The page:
For brands, social media has become an integral part of getting their message across to customers and potential customers.
Depending on how a brand positions itself, social media can be used in a number of ways and on a number of platforms. But how do you know if you’re using all the social networks you actively participating in the most beneficial way?
Here comes the importance of having a social media audit report.
A social media audit is a necessary tool for ensuring that the social media plan is effective, accurate, and most importantly, adding value to your brand. A software can be used to gather this, and reported in an easy-to-read-and-follow social media audit template.
One May Ask, What is a Social Media Audit?
A social media audit should include an assessment of all owned social media accounts, as well as all non-owned and abandoned social media accounts.
Non-owned accounts include those that may have been created by someone not authorized to act on behalf of the brand. Abandoned accounts are those that were started by a brand representative, but are now inactive or otherwise abandoned.
Once all of the accounts are identified, it’s time to build a spreadsheet or list of some kind to keep track.
While this might seem like a daunting task, the good news is that once these initial criteria are built, this form can be used as a template for all future audits, making the process much quicker and easier.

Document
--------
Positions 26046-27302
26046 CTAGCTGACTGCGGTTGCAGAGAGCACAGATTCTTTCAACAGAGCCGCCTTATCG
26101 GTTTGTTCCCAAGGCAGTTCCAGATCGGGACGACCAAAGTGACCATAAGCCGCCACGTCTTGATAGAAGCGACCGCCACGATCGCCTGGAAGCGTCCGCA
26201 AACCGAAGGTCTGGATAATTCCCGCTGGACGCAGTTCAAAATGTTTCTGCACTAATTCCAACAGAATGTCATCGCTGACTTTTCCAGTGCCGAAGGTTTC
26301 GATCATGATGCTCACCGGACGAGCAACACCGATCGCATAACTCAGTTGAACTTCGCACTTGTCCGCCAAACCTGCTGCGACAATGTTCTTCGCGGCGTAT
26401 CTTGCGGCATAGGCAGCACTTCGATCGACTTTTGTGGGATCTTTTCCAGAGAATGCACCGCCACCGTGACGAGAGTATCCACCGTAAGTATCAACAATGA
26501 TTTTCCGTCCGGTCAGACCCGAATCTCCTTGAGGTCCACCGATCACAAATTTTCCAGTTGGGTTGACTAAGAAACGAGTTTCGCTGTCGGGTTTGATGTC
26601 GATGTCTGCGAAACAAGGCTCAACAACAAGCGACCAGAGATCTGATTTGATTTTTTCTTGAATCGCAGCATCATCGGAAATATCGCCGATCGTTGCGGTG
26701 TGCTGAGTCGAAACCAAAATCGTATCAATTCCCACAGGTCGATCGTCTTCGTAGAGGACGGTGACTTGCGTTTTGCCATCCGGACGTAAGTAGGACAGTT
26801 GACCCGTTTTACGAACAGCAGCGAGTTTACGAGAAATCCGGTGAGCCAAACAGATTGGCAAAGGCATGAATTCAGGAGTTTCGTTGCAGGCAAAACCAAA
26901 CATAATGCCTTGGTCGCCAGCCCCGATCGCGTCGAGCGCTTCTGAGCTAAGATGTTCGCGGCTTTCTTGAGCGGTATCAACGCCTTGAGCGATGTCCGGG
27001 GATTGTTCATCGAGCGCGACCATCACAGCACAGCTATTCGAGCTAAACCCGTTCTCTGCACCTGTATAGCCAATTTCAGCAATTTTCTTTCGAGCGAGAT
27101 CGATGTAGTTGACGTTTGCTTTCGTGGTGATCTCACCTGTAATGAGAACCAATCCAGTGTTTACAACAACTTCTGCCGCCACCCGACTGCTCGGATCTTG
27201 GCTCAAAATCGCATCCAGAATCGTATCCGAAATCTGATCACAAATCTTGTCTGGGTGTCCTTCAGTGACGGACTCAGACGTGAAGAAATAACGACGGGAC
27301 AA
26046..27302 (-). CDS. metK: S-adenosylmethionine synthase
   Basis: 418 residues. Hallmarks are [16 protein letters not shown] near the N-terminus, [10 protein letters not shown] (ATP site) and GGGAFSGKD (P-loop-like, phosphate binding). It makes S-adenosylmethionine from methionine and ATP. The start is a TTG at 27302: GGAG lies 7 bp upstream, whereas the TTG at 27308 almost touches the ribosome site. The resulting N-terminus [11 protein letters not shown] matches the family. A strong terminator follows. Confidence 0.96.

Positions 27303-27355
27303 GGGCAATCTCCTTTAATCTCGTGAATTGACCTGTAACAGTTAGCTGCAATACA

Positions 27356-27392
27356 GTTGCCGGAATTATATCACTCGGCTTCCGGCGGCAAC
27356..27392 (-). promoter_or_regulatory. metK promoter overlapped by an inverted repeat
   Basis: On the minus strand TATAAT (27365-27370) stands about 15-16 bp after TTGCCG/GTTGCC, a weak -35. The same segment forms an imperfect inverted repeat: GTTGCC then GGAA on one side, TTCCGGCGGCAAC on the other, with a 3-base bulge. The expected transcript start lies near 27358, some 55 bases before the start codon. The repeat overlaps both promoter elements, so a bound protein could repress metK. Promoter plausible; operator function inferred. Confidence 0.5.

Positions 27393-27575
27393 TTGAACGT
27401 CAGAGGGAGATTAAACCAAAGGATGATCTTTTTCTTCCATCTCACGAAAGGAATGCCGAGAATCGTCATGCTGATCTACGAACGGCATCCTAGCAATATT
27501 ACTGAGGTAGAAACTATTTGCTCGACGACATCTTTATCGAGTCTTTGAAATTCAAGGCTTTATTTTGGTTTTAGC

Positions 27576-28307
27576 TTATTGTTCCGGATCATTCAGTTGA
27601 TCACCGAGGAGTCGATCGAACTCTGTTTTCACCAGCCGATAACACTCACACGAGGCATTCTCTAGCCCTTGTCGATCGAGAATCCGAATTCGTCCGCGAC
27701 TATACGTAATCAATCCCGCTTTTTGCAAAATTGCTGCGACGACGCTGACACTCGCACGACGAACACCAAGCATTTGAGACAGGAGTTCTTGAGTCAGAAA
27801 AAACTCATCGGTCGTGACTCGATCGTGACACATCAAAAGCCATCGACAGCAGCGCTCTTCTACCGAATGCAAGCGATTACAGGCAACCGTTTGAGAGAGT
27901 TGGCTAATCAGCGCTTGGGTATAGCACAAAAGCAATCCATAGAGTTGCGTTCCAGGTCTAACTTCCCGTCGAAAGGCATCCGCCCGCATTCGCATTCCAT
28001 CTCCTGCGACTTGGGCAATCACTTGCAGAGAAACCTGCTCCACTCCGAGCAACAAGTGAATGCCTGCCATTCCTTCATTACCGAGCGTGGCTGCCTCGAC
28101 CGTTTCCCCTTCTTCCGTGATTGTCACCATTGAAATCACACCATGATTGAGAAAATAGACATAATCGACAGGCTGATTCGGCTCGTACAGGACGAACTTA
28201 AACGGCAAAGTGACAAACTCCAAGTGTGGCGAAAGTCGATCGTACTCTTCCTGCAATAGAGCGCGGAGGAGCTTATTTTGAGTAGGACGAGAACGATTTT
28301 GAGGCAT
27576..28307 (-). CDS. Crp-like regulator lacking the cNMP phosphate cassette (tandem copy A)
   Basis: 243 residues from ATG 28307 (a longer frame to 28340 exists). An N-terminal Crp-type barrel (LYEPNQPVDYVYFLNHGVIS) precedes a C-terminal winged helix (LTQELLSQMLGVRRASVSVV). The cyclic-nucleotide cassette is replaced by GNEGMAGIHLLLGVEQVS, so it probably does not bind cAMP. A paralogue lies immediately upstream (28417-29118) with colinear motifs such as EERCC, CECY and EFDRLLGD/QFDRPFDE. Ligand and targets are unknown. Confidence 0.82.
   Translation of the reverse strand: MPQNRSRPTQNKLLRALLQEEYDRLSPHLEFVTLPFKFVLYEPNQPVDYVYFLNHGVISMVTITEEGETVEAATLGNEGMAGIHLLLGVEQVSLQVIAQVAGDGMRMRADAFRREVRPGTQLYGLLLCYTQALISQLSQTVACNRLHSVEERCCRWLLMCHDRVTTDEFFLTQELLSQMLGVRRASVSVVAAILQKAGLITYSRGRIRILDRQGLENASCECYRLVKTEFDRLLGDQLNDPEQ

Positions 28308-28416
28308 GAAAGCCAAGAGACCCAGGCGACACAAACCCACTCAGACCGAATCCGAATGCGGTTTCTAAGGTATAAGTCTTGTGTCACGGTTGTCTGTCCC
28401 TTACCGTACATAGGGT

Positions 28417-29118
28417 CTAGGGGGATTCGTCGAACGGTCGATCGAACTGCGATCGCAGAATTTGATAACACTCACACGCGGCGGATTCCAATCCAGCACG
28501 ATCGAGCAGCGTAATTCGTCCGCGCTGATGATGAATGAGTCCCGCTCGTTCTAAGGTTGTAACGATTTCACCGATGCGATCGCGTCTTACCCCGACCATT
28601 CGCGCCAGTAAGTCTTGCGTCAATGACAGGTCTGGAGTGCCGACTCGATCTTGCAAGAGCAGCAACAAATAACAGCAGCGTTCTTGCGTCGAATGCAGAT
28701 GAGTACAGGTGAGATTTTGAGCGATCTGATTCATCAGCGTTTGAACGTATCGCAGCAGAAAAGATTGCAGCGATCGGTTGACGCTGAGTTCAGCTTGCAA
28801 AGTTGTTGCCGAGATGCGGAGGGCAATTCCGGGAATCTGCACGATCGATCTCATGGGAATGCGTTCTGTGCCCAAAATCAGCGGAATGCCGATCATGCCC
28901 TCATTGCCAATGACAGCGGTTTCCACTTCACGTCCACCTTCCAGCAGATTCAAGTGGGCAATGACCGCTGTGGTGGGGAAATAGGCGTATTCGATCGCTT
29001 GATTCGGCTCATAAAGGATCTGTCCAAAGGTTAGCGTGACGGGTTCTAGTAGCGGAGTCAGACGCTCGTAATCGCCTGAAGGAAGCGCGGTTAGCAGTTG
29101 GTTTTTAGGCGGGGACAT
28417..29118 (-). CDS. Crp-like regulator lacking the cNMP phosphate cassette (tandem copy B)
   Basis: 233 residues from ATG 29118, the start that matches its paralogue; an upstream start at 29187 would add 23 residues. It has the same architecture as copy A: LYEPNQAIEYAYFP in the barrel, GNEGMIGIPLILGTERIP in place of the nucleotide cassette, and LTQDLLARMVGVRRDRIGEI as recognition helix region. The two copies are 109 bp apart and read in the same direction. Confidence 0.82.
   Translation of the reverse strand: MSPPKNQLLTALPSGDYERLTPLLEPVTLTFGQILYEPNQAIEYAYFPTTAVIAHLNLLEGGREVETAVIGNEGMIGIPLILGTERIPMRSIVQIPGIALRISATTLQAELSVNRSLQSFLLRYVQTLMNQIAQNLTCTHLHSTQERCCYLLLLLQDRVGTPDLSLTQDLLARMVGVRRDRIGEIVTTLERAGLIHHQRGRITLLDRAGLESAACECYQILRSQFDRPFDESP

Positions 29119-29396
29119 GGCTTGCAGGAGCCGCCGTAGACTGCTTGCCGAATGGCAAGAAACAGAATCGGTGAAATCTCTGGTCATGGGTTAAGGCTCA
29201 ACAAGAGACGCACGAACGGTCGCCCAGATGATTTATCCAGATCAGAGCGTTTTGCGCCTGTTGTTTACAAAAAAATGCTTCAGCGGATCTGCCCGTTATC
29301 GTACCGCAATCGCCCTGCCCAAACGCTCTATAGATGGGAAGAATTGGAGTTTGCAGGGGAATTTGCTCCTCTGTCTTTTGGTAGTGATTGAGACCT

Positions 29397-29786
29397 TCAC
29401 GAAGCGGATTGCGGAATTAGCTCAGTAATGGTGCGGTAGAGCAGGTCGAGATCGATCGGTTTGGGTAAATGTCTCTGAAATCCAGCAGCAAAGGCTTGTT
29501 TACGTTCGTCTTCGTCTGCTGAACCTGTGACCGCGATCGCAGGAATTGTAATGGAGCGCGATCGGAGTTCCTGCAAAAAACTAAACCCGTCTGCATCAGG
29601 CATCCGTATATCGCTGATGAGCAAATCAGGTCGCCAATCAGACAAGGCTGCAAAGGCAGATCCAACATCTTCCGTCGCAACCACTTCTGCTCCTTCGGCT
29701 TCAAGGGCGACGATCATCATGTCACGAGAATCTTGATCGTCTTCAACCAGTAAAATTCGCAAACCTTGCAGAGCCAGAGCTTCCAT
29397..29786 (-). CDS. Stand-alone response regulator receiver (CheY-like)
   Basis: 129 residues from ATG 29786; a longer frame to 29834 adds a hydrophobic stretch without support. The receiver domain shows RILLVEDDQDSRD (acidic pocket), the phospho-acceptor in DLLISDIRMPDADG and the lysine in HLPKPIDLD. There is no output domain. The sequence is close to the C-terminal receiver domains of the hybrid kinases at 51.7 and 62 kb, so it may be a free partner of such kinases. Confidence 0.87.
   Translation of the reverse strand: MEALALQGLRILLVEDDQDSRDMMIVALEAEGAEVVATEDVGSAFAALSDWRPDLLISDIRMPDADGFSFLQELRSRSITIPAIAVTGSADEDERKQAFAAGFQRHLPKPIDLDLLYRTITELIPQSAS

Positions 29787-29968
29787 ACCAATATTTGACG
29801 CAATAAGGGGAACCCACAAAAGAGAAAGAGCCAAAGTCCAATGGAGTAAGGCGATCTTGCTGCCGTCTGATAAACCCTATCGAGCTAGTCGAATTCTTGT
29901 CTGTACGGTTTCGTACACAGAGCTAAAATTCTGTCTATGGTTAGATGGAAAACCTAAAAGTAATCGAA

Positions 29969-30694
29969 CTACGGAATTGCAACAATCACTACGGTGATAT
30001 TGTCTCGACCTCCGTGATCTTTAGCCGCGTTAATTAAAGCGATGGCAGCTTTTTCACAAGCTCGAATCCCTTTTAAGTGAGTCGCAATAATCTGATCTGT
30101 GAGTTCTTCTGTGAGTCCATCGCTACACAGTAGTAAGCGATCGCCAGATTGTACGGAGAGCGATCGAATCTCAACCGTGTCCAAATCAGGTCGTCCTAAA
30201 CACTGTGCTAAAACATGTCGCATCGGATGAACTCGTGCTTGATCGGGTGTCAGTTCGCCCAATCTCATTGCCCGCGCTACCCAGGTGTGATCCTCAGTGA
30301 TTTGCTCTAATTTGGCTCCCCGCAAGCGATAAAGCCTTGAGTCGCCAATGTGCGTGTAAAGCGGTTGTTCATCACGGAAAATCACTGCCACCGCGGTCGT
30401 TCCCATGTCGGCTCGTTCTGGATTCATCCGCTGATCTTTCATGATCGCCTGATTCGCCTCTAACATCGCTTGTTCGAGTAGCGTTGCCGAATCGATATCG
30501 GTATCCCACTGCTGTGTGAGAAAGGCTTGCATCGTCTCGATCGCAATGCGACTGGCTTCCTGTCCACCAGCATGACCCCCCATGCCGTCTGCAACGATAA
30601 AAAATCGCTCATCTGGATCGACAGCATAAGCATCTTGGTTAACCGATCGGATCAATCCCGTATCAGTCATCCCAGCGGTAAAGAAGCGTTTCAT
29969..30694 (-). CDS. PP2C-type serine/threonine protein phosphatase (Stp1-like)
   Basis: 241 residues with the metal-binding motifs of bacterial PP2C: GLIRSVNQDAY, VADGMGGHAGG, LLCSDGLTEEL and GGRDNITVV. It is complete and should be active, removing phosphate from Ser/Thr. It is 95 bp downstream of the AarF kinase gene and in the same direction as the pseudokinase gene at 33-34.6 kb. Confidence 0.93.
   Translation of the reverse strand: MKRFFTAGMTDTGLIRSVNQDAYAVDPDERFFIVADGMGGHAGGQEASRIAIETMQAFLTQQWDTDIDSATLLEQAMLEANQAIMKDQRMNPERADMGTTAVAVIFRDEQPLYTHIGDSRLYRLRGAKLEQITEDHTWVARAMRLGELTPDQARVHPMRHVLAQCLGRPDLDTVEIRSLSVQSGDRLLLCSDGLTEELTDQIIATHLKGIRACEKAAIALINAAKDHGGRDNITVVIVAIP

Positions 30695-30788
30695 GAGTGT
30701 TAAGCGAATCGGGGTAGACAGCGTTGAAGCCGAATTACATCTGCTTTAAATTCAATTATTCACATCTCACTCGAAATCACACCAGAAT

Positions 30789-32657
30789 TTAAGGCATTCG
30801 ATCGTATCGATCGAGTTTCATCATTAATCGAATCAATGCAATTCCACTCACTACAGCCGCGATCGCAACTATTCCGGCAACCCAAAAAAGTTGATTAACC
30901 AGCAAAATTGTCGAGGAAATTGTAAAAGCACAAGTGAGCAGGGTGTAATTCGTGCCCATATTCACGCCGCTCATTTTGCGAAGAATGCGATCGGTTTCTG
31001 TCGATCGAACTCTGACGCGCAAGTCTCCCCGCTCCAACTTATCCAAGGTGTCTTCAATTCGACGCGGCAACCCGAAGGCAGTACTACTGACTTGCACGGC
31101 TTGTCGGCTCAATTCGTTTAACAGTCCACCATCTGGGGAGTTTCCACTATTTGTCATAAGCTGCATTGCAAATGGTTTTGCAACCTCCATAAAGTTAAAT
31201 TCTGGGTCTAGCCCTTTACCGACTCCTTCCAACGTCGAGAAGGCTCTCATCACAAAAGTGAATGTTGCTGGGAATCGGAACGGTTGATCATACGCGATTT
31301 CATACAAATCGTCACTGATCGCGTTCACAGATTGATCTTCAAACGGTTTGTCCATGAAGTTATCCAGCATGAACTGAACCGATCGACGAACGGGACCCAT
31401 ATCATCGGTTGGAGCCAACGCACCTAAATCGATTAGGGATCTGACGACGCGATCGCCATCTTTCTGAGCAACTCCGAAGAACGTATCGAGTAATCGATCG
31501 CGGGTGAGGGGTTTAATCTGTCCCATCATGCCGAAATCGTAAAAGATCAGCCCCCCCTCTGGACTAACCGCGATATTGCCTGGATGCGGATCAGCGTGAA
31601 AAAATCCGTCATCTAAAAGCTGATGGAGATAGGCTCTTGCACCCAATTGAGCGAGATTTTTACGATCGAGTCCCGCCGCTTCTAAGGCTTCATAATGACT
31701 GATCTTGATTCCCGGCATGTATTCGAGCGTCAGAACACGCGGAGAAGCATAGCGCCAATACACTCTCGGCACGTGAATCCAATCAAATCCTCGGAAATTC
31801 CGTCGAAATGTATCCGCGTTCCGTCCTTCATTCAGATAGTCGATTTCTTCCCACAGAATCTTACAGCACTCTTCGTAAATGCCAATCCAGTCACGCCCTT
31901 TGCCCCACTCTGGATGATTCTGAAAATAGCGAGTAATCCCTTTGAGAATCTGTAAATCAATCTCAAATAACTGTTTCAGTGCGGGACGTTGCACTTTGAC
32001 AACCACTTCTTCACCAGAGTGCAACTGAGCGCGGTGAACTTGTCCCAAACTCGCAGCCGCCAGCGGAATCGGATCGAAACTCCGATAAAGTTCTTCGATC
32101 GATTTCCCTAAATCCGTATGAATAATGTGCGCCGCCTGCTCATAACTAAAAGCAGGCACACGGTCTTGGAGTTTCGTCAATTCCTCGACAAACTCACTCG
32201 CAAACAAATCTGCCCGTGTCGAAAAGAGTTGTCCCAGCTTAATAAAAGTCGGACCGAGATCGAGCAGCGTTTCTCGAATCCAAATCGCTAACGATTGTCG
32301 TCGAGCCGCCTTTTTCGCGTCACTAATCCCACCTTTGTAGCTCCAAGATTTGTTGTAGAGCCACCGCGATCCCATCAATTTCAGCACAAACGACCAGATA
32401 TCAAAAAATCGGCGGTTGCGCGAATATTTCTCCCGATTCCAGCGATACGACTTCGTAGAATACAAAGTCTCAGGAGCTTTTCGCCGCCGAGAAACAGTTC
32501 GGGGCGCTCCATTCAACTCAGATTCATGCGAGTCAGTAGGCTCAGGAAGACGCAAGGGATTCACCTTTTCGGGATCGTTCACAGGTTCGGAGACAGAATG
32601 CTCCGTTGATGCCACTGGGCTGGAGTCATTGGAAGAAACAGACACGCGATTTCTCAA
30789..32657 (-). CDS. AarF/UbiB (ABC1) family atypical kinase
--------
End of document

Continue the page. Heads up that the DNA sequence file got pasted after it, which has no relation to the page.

The categories on the checklist can vary by brand type, size, and level of involvement. Here is a suggested list of what should be included as a starting point:
- Social media platform
- Unique URL
- Main admin and anyone else with access
- Who is responsible for monitoring for comments/questions?
Once this sheet is built, you will need to decide if your business needs multiple social media accounts, and which ones those should be. Often times we recommend that you put up some social media audit questions to help you make your job faster. Once you’ve decided on the ones to keep, you can begin the process of deactivating the abandoned or inactive accounts and non-owned accounts that you want to get rid of.
This is necessary because while these accounts are not being used by your brand, they can still show up for customers in searches. If someone leaves a comment or question on a page that’s not being monitored, the customer will think their concerns weren’t addressed and that’s not ideal for the overall brand sentiment.
Beyond that, social media bashers might take advantage of that to soil the reputation of your brand.
The abandoned and inactive accounts should be relatively easy to delete, as they are owned by your brand. However, before deleting the account be sure to check for any unanswered comments and followers on the page.
If there is engagement and a significant number of active followers, be sure to make a post that notifies these followers that the page will be going inactive and give a link to the active brand page as to not lose those followers.
The non-owned accounts can be a bit trickier. These accounts are those that were not created by an authorized representative for the brand. And while you know they aren’t authorized, some customers may be fooled and think this is your brand’s entity. That’s why it’s important to go through the steps to get the pages deactivated through the platform itself. This process can vary, but usually includes the true owner of the brand proving ownership through a number of processes.